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To date except for the larger striato-pallidal complex, there are no reliable imaging markers of small deep nuclei. Major improvement of the spatial resolution resulting from the use of ultra-high field MRI systems offers new perspectives of imaging of these deep structures.
We will use the new contrast mechanisms available in data acquired with ultra-high field MR systems (7T) as well as the most recent high angular diffusion imaging techniques in order to characterize the cytoarchitectonics of the deep brain structures and brainstem lesions in parkinsonian syndromes (with special interest in substantia nigra (SN) pathology and nigro-striatal fiber pathways; subthalamic nucleus (STN), red nucleus (RN), oculomotor structures (involved in PSP); pedonculo-pontine nucleus (involved in gait and posture control disorders) and the locus sub-coeruleus area (implicated in sleep disorders) The optimized MR sequences at 7T will be adapted and validated at 3T (on a more clinically oriented MRI approach).
The clinical goal of the project (via the characterization of deep brain structures) is the detection of new neuroimaging markers of neuronal lesions in PD. These biomarkers will be used to create a diagnostic tool at early stage of the disease that could be correlated to clinical signs such as gait disorders and help to identify predictive factors. In addition, this could contribute to establish an adequate therapeutic strategy (as for example with deep brain stimulation).
This project will be divided into several methodological steps. First, we will establish an imaging protocol using high field MR systems (7T) to deliver high resolution data. The new T1/T2-star contrasts mechanisms observed in high field data will make possible the segmentation of the central structures, more specifically those deeply located in the brainstem, the pons and the mesencephalon that are involved in Parkinsonian syndromes. Second, we will characterize the cytarchitectony of the deep structures and the anatomical connectivity involved in the Parkinsonian syndromes using high angular resolution diffusion imaging (HARDI). The local information about the organization of the tissue coming from the HARDI data will be used to subdivide the deep structures into smaller nuclei. We will also use the HARDI data to infer the connectivity of these structures, employing probabilistic tractography algorithms more efficient to detect the smallest bundles. Such techniques have never been used for Parkinsonian syndrome, and may highlight structural differences inside deep nuclei that could not be observed when performing statistics on the entire structure. Third, preclinical studies will be performed in order to tackle the best spatial and angular resolutions and to build an atlas of the brainstem that will help understanding its structural organization. Clinical acquisitions will be done to acquire two databases of healthy volunteers and patients suffering from Parkinsons disease and progressive supranuclear palsy. Fourth, we will develop a statistical tool for isolating the biomarkers of the Parkinsonian syndrome and to create a diagnosis tool of the pathology, relying on robust bootstrapping techniques. The markers will stem from comparisons between populations using the various informations available. Expected results In this project, we will develop ultra high field techniques that will allow us to investigate the characteristics of the brainstem structures and of the central deep nuclei in normal subjects and in parkinsonian syndromes. The findings obtained with these image innovation techniques will help to overcome the present technical difficulties and limits of 1.5 and 3T MRI as some of the methods will be transferred to the routine machines and results will be compared to the images obtained on 3T MRI, in order to make new diagnosis tools available, in clinical research or clinical practice. The ultimate goal is to improve the accuracy of diagnosis of various parkinsonian syndromes at a early stage, to detect at a pre-clinical stage abnormalities that may reflect the underlying anatomical lesions, to improve the accuracy of neurosurgical targeting for deep brain stimulation, to detect imaging markers that may be useful biomarkers of the progression of the disease in neuroprotective therapy.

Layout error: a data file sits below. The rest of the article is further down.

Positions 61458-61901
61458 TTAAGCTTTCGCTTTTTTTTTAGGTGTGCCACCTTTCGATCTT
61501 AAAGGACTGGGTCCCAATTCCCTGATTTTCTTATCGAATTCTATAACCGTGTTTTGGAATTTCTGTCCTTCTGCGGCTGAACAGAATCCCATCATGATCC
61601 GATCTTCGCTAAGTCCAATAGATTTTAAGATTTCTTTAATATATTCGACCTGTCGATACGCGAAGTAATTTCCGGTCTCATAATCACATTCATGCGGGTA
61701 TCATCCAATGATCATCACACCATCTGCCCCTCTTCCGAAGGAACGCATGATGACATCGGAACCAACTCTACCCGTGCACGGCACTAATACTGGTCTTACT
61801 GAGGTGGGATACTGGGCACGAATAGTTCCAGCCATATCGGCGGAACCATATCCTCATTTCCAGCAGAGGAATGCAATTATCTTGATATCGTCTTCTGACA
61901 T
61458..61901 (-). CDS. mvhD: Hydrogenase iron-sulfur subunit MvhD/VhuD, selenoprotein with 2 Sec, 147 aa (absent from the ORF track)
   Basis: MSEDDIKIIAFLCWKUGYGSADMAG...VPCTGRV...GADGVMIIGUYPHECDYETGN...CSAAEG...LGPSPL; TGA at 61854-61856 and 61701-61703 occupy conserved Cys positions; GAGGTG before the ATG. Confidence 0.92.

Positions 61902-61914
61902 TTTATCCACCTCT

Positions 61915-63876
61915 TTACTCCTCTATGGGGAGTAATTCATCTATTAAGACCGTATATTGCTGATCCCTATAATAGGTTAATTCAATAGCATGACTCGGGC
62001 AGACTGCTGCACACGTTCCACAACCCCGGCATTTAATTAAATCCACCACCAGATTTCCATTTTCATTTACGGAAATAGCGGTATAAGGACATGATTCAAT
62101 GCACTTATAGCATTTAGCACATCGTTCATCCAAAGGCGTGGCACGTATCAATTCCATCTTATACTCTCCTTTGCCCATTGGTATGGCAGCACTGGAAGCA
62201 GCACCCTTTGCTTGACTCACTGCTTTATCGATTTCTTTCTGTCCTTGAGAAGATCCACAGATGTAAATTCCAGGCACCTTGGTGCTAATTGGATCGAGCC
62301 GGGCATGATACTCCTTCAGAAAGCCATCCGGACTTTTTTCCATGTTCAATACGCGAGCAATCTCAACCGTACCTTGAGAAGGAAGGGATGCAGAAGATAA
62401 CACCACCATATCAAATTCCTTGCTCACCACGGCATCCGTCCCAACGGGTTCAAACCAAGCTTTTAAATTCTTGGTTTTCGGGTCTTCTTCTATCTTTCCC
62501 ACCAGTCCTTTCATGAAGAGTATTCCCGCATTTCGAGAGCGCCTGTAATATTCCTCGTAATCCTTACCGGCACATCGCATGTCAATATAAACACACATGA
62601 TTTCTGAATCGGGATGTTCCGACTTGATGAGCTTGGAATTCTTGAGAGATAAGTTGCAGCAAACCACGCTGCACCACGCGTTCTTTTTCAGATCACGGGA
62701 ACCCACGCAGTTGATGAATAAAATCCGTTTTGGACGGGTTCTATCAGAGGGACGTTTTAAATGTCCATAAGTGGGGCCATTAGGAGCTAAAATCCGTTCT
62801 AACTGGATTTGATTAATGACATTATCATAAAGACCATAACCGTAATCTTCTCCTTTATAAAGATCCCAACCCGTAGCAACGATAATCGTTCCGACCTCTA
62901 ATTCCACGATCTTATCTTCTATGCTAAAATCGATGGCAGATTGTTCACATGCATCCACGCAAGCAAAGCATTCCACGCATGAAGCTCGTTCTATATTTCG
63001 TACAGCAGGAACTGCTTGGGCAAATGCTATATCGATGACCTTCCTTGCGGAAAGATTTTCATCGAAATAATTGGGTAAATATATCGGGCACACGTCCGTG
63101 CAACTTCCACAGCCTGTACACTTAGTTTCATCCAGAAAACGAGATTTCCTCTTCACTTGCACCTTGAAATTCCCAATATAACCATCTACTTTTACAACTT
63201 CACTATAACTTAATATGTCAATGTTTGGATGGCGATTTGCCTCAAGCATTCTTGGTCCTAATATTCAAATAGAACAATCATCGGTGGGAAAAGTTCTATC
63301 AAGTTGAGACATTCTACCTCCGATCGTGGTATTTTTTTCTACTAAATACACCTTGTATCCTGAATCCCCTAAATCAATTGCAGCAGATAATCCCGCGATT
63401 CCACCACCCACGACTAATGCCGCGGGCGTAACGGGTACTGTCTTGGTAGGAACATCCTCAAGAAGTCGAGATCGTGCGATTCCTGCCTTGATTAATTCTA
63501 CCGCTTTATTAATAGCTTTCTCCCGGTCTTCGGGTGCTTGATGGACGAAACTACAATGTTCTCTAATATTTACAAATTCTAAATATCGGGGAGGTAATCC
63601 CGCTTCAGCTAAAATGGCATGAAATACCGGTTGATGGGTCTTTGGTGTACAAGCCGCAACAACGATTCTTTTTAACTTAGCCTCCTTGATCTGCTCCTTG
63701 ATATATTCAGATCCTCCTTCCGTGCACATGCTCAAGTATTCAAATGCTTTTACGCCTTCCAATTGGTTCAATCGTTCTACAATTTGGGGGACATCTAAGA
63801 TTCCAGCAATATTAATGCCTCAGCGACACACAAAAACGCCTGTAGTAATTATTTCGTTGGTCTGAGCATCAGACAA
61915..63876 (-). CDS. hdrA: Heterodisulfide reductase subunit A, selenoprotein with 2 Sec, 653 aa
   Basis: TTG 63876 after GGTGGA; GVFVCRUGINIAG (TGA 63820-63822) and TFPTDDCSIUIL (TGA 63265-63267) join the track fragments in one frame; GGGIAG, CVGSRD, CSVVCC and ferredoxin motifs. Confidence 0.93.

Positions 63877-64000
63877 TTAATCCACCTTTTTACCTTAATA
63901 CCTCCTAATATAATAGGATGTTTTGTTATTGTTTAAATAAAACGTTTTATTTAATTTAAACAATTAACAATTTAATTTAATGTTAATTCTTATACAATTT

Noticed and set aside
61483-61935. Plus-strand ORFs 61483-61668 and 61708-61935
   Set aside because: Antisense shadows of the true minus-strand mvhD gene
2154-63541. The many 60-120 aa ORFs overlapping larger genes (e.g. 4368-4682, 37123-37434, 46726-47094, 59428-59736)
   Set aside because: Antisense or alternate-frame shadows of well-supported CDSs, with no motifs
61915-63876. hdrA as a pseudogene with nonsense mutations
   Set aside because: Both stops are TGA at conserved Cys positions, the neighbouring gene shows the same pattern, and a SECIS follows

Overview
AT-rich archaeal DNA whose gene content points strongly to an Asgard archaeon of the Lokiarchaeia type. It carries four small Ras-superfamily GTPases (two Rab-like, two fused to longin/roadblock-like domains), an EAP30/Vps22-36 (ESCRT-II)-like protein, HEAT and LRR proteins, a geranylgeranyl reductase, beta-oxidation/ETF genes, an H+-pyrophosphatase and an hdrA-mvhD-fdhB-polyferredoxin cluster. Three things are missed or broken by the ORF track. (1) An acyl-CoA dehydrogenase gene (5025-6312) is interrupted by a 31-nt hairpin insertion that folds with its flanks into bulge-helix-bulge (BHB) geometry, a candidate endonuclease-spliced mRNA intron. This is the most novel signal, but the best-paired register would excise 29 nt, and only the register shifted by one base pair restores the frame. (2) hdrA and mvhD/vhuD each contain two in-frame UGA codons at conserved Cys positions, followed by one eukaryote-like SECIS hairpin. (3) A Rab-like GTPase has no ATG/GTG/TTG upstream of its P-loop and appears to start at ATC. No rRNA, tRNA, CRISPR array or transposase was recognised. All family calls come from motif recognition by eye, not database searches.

Time Perspective: Prospective
3T and 7T MR imaging
Institut National de la Santé Et de la Recherche Médicale, France
Published on BioPortfolio: 2014-08-27T03:15:17-0400
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